Thanks for not asking.

My sister Marla burst forth into the world when I was four years old. I can remember the day she was born in little vignettes. I can't remember my mom being pregnant at all, but I do remember my father picking me from the neighbors, where I hung out while my mom labored. I remember the hospital, and someone getting me a chair so I could peer into the bassinet, and leaning close to listen to her breathing, kind of squeaky and bird-like. It was go from there- with the exception of a few rough adolescent patches, and an argument that ended with her slamming my hand in a door and leaving permanent scars, we have been extremely close ever since.

Anyone that knows me, or even follows Marla's blog, knows that my sister has struggled with health issues since that first squeaky-bird-sounds day. Born with a congenital heart defect and grown into a woman with Lupus, she is a great person dealt a shit card. She kicks ass now, but as a kid, her health care (and health successes) didn't happen by itself. My parents were absolute superheroes, advocating and learning and participating and not sleeping and sitting at the bedside of a very sick child, wondering if this would be the hospital visit they came home without her. 

I only have one child, so I can pour all of my craziness attention into him. For parents that have two or more, you understand the struggle to triage your time and energy into making sure each of your children get an equal piece of your time and attention. I imagine that it is never something that is done to anyone's complete satisfaction, but that you try to do the best you can. For my parents, it wasn't that easy. Taking care of my sister was a job and my parents did it spectacularly well. But trying to triage their time wasn't a matter of deciding who went to what event if we both had something the same day. It looked more like giving oxygen to a baby that was rapidly turning blue while hoping the older one wasn't out in traffic because how on EARTH do you divide attention in a situation like that?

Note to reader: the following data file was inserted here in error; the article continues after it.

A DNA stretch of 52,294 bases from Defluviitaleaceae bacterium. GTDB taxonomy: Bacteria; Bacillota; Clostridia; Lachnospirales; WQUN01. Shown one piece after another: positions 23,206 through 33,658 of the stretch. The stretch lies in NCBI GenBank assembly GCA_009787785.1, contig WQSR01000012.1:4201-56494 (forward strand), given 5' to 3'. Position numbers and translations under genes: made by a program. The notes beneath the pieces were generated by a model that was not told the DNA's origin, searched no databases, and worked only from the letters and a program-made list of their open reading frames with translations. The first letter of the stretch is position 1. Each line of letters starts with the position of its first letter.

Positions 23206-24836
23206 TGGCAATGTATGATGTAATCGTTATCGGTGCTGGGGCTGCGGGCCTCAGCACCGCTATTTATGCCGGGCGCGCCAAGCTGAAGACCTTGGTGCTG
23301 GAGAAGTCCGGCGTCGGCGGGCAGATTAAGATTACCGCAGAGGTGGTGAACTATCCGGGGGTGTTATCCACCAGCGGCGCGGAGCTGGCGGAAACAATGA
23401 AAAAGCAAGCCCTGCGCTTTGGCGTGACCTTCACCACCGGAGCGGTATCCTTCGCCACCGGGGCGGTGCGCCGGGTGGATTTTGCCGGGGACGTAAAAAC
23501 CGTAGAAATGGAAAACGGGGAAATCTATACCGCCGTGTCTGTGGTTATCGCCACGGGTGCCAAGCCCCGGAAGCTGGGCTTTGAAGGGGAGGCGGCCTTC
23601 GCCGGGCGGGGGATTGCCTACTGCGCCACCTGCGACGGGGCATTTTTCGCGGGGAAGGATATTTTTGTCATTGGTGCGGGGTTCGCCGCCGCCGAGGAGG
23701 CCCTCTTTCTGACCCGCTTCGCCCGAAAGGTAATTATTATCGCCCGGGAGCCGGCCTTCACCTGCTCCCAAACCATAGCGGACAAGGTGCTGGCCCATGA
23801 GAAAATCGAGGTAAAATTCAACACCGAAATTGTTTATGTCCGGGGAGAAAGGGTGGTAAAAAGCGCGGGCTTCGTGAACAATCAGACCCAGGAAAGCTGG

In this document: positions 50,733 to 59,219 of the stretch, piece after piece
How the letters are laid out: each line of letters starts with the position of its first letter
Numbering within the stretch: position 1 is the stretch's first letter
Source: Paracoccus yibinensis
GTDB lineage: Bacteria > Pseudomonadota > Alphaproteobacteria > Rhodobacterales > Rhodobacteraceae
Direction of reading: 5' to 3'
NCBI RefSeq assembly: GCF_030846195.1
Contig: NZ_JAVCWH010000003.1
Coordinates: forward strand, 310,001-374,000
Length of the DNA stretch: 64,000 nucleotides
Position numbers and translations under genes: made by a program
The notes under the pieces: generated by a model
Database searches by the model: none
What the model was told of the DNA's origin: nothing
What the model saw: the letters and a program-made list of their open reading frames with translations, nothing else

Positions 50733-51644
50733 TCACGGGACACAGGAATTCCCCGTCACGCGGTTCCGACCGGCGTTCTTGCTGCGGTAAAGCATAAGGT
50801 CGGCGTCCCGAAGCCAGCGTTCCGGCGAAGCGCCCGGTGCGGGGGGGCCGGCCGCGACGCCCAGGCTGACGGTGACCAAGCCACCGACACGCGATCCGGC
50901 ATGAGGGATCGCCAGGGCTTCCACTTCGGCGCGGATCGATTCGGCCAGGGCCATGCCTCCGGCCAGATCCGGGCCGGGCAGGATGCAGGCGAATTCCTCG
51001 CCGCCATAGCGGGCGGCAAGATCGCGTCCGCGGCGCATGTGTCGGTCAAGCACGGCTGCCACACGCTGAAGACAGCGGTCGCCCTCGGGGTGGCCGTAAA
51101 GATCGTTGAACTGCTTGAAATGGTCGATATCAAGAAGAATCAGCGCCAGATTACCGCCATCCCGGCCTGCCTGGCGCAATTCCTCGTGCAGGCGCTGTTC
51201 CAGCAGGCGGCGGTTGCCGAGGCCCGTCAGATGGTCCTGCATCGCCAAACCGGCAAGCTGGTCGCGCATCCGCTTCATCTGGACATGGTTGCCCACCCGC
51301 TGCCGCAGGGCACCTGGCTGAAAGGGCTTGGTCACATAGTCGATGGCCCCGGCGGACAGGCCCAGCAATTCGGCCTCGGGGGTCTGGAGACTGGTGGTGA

I don't think that my sister and I bear any permanent damage from that situation. My parents, if I do say so myself, got lucky in their weird, sensitive older daughter, and I always understood that it wasn't personal. I knew that my mom and dad were desperate for some normal sibling rivalry instead of the ER episode they landed in. Still, I do think it shaped me in a lot of ways. I guess that's what childhood does. As an adult, I am a private person. I'm not a fan of asking for help and I don't like to discuss my feelings. I hate when people ask me how I am- I like to keep that to myself.  The people who truly know me know not to ask. But, I think that it was less the way I was nurtured and more my nature, whatever hard-wired weirdness I was born with.

Being a parent, even to only one child in my case, is what really shifted my perspective of my upbringing. We do everything we can for our kids and going all in on something means that something else, somewhere, is missing a piece. Being a parent helps me understand that the missing piece can own an all-consuming part of your brain, the part that wishes you could clone yourself and be in four places at once. Parenthood is triage. It's choices and sacrifice. In the end, my parents gave me gifts that far outweighed the missed attention that I know still gives my mom guilt to this day. The weird, prickly parts of me would have been there no matter what. But the great stuff, the stuff that makes me a decent friend and a good mom and a fucking kick-ass Parent Partner? I wouldn't have been that without my mom and dad.

Just don't ask me how I am. ;-) 

1 comment

SMD @ lifeaccordingtosteph said...

Hey, how are you?

LOLOL sorry, I could not resist.

Welcome back! I've missed reading your writing.